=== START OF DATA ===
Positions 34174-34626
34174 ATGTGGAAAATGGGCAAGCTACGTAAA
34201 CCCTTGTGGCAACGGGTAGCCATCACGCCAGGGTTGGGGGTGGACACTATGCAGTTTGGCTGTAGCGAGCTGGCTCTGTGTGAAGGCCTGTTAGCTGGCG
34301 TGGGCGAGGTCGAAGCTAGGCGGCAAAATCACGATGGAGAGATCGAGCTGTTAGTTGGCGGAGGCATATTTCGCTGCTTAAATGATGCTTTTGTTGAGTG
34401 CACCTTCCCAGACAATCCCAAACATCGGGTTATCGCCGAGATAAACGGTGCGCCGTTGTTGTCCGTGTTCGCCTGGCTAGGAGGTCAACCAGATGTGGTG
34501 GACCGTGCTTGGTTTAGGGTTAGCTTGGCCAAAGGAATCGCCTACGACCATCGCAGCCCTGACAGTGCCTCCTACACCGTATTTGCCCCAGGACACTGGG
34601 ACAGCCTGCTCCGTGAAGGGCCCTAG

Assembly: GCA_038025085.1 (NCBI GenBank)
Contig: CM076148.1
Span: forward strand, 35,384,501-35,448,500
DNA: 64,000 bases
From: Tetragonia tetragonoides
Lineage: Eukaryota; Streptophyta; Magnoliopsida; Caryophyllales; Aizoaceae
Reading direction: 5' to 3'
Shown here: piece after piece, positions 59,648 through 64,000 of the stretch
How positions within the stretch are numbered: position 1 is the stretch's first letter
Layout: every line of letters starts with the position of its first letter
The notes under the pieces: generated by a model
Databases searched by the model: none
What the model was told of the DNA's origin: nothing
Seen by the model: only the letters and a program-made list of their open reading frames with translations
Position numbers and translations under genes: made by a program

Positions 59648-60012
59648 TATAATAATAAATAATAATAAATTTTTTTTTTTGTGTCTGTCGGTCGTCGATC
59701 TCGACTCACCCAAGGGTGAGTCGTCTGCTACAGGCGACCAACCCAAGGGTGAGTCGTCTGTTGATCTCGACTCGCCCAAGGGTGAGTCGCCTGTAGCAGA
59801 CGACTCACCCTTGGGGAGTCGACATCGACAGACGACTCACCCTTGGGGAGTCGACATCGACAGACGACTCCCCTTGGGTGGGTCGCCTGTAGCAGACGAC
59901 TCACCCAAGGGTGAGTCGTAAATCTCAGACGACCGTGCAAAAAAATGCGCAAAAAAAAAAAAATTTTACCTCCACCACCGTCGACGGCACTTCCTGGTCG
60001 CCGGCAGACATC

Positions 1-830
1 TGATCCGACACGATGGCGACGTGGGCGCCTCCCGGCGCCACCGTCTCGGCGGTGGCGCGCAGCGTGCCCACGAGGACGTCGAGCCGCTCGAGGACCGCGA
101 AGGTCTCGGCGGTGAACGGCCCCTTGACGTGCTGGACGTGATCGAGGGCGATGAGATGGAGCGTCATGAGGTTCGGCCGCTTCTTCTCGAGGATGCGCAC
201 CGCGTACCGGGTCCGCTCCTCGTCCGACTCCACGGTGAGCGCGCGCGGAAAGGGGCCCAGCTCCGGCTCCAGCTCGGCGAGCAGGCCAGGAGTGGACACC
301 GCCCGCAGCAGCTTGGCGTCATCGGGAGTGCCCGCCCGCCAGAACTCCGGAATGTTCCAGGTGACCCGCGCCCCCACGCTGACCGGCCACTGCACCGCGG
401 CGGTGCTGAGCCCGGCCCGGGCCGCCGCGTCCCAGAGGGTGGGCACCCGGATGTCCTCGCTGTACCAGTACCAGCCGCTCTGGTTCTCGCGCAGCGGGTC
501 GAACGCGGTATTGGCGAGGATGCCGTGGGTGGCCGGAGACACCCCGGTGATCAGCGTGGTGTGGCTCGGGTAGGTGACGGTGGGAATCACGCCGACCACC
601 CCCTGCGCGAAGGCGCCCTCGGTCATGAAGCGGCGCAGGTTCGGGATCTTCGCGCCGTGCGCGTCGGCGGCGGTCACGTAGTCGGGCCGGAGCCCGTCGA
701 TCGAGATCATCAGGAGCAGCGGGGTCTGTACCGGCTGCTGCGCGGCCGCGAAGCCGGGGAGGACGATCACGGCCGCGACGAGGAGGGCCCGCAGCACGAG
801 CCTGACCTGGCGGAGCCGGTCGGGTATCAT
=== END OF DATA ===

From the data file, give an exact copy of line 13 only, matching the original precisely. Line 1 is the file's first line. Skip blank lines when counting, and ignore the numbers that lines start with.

Lineage: Eukaryota; Streptophyta; Magnoliopsida; Caryophyllales; Aizoaceae